By Dave Williams
Capitol Beat News Service
ATLANTA - U.S. Rep. Marjorie Taylor Greene Thursday walked back many of the controversial remarks and social media postings that have made the freshman Republican from Northwest Georgia a political lightning rod.
But Greene’s 10-minute speech on the House floor didn’t stop majority Democrats from passing a resolution 218-210 along party lines stripping her of assignments to serve on the House Budget and Education and Labor committees.
Greene, R-Rome, described herself to her new colleagues as a wife, mother and successful business owner who didn’t get involved in politics until the election of former President Donald Trump.
She said her belief that Trump would act to curb abortion and illegal immigration and get the U.S. out of foreign wars led her to begin researching the internet, where she stumbled upon QAnon, a far-right group that traffics in baseless conspiracy theories.
Greene said she has since learned that QAnon spreads lies, that the 9-11 terrorist attack on the Pentagon did happen and that the school shootings in Connecticut and Florida were real.
In previous remarks and social media postings, she has praised QAnon for patriotism, questioned whether a jet plane flew into the Pentagon and stated the school shootings were staged to create momentum for gun control legislation.
But on Thursday, Greene said she made those comments before she decided to run for Congress and blamed “big media companies” for using them to mischaracterize her.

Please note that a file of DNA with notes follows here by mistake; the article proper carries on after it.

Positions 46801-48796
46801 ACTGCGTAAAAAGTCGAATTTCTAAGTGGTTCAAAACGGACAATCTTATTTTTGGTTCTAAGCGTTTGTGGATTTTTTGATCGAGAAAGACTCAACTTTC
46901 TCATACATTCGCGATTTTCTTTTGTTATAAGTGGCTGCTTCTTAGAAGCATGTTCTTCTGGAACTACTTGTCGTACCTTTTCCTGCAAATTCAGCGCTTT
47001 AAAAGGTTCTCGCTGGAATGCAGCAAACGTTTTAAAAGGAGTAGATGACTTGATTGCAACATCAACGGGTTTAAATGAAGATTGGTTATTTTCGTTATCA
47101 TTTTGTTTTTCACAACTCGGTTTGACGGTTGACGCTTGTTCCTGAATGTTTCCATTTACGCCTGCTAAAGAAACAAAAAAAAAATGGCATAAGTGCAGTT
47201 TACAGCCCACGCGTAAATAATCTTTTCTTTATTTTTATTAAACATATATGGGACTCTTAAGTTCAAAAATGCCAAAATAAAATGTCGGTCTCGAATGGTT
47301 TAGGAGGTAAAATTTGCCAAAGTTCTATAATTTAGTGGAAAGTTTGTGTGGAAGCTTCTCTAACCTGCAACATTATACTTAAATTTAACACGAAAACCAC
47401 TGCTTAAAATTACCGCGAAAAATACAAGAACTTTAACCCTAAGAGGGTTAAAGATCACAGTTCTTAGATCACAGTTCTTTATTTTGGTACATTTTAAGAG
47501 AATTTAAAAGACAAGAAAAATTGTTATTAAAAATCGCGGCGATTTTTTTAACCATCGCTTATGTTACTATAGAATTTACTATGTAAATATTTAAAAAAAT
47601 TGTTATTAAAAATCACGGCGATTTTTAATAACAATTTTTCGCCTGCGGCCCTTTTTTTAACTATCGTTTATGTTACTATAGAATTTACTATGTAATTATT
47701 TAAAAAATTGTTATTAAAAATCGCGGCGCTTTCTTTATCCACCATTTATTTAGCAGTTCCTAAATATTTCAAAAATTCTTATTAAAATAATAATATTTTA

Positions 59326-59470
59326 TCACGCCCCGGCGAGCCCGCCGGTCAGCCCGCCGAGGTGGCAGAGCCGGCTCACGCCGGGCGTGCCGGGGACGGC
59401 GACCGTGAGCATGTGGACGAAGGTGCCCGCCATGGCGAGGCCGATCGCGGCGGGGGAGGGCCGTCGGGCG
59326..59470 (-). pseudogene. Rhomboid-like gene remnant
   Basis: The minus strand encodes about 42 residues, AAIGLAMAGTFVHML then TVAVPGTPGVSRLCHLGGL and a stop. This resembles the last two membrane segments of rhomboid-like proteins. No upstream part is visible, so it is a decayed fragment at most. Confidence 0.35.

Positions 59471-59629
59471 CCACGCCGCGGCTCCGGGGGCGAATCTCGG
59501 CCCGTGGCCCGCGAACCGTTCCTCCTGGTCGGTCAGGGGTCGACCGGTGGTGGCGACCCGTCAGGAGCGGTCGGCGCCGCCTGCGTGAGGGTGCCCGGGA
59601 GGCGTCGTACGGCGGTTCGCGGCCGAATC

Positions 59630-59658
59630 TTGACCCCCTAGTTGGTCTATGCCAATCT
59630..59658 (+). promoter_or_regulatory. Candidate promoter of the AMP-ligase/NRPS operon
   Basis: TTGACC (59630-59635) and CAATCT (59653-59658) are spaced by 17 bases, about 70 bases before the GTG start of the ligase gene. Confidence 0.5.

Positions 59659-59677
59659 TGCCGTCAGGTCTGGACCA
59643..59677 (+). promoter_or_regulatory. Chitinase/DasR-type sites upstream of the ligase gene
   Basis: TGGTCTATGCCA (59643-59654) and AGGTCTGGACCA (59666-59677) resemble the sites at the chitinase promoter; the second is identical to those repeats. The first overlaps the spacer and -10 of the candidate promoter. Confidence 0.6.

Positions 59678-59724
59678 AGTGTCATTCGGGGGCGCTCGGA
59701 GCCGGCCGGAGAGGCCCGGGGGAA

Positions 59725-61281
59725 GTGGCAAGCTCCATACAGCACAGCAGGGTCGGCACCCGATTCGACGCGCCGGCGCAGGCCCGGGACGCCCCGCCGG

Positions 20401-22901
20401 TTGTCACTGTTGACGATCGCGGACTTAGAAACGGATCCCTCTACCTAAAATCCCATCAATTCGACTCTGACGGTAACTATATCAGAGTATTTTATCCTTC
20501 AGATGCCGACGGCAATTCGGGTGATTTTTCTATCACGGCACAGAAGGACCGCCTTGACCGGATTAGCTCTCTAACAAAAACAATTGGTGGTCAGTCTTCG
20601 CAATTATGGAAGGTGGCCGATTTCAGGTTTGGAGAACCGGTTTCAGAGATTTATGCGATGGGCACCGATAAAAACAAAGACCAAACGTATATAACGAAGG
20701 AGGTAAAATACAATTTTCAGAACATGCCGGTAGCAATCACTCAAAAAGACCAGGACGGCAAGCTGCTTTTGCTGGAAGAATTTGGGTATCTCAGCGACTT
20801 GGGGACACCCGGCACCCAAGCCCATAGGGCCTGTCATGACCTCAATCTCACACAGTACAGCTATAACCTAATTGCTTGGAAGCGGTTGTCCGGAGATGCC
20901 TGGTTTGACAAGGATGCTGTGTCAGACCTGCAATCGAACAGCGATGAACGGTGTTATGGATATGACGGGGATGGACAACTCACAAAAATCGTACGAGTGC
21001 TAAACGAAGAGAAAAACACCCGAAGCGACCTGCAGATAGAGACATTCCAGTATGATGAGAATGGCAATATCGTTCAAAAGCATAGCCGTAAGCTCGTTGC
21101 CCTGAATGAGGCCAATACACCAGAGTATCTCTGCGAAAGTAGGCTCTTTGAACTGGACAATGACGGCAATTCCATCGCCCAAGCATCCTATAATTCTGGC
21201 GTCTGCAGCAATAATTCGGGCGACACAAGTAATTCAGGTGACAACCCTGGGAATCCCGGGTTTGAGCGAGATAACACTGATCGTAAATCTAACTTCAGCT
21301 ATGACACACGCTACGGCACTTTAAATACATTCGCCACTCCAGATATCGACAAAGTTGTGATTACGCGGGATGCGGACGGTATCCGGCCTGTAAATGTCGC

“I never once said during my entire campaign … any of the things I’m being accused of saying today,” she said. “These were words of the past. These things do not represent me, my district or my values.”
But Rep. James McGovern, D-Mass., chairman of the House Rules Committee, which brought the resolution to the House floor, said Greene’s “disgusting rhetoric” cannot be tolerated if the House is to maintain a “standard of decency.”
He pointed particularly to Greene’s “liking” of a tweet in 2018 advocating the assassination of House Speaker Nancy Pelosi.
“Serving on a committee is not a right but a privilege,” McGovern said. “When someone encourages violence against a member, they should lose that privilege.”
Greene’s Republican defenders said stripping her of her committee assignments would mark an unwise precedent, the first time one party has moved to take away the assignments of a member of the other party.
Rep. Tom Cole, R-Okla., the Rules Committee’s ranking Republican, warned Democrats could get a taste of the same medicine the next time Republicans capture a majority in the House.
“I find the comments made by the representative in question before she was elected to Congress to be deeply offensive,” he said. [But] if we open this Pandora’s Box … it runs the risk of getting into a tit-for-tat exchange that could cripple the operations of this House now and in the future.”
Cole and other Republicans also argued Greene was being punished without the benefit of a hearing before the House Ethics Committee.
“She and every other member of this body should be entitled to due process,” said Rep. Austin Scott, R-Tifton.
But McGovern said a hearing into whether what Greene did merits punishment is unnecessary.
“Look at her social media posts. It’s all there,” he said. “They go well beyond anything we’ve ever seen from a member in this body.”
McGovern also pointed to Greene’s fundraising activities since taking office last month as evidence that she is not apologizing for what she has said and posted. Last month, Greene said she had raised $1.6 million due to the media publicity surrounding her controversial remarks.
Greene trounced Democrat Kevin Van Ausdal in Georgia’s heavily Republican 14th Congressional District last fall after he had dropped out of the race. She defeated neurosurgeon John Cowan for the GOP nomination in August by a margin of 57% to 43%.